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dc.contributor.authorGuimond, Claire Marie
dc.contributor.authorRudge, John F
dc.contributor.authorShorttle, Oliver
dc.date.accessioned2022-03-28T19:06:09Z
dc.date.available2022-03-28T19:06:09Z
dc.date.issued2022-03-01
dc.date.submitted2021-10-08
dc.identifier.otherpsjac562e
dc.identifier.otherac562e
dc.identifier.otheraas35289
dc.identifier.urihttps://www.repository.cam.ac.uk/handle/1810/335407
dc.description.abstract<jats:title>Abstract</jats:title> <jats:p>Topography on a wet rocky exoplanet could raise land above its sea level. Although land elevation is the product of many complex processes, the large-scale topographic features on any geodynamically active planet are the expression of the convecting mantle beneath the surface. This so-called “dynamic topography” exists regardless of a planet’s tectonic regime or volcanism; its amplitude, with a few assumptions, can be estimated via numerical simulations of convection as a function of the mantle Rayleigh number. We develop new scaling relationships for dynamic topography on stagnant lid planets using 2D convection models with temperature-dependent viscosity. These scalings are applied to 1D thermal history models to explore how dynamic topography varies with exoplanetary observables over a wide parameter space. Dynamic topography amplitudes are converted to an ocean basin capacity, the minimum water volume required to flood the entire surface. Basin capacity increases less steeply with planet mass than does the amount of water itself, assuming a water inventory that is a constant planetary mass fraction. We find that dynamically supported topography alone could be sufficient to maintain subaerial land on Earth-size stagnant lid planets with surface water inventories of up to approximately 10<jats:sup>−4</jats:sup> times their mass, in the most favorable thermal states. By considering only dynamic topography, which has ∼1 km amplitudes on Earth, these results represent a lower limit to the true ocean basin capacity. Our work indicates that deterministic geophysical modeling could inform the variability of land propensity on low-mass planets.</jats:p>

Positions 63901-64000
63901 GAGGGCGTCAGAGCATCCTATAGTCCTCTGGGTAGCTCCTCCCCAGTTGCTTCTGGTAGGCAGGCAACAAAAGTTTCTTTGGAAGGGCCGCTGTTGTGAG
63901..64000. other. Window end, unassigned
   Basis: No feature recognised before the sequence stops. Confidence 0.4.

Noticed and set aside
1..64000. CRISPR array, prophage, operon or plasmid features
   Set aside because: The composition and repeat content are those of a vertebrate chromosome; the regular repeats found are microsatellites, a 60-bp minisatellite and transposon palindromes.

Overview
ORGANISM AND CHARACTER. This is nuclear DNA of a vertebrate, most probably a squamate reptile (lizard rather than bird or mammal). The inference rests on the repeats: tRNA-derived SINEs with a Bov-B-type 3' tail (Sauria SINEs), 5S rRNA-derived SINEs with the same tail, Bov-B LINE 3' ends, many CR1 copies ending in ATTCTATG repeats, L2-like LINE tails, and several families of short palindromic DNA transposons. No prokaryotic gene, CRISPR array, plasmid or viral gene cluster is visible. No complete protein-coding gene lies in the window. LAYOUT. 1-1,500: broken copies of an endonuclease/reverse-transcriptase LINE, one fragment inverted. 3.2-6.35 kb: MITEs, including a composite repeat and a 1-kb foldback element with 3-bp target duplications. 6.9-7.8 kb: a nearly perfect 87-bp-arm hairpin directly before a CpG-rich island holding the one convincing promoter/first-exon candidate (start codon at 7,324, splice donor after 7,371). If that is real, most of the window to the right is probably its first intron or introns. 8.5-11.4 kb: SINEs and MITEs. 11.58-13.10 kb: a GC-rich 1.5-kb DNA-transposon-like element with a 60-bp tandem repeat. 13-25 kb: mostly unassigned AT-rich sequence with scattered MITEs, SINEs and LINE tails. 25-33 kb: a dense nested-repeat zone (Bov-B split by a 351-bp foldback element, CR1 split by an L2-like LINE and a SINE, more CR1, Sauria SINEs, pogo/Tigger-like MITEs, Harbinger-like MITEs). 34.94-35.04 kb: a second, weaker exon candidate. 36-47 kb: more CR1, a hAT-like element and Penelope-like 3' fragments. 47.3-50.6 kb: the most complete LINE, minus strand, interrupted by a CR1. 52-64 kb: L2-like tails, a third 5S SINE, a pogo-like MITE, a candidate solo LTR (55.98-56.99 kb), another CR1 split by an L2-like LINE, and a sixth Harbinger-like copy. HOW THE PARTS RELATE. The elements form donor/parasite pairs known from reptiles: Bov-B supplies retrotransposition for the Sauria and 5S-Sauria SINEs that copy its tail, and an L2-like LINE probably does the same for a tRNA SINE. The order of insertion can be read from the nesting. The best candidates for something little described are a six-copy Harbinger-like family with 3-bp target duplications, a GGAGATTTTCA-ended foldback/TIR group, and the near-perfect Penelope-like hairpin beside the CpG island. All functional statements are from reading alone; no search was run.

dc.description.sponsorshipUniversity of Cambridge Harding Distinguished Postgraduate Scholars Programme and the Natural Sciences and Engineering Research Council of Canada (NSERC).
dc.languageen
dc.publisherAmerican Astronomical Society
dc.subject500
dc.subjectPlanetary Science
dc.titleBlue Marble, Stagnant Lid: Could Dynamic Topography Avert a Waterworld?
dc.typeArticle
dc.date.updated2022-03-28T19:06:09Z
prism.issueIdentifier3
prism.publicationNameThe Planetary Science Journal
prism.volume3
dc.identifier.doi10.17863/CAM.82836
dcterms.dateAccepted2022-02-15
rioxxterms.versionofrecord10.3847/psj/ac562e
rioxxterms.versionVoR
rioxxterms.licenseref.urihttp://creativecommons.org/licenses/by/4.0/
dc.contributor.orcidGuimond, Claire [0000-0003-1521-5461]
dc.contributor.orcidRudge, John [0000-0002-9399-7166]
dc.contributor.orcidShorttle, Oliver [0000-0002-8713-1446]
dc.identifier.eissn2632-3338
pubs.funder-project-idCambridge Trust (Cambridge Commonwealth, European & International Trust) (KFLS)
pubs.funder-project-idGouvernement du Canada ∣ Natural Sciences and Engineering Research Council of Canada (NSERC) (CGSD3-545674-2020)
cam.issuedOnline2022-03-25


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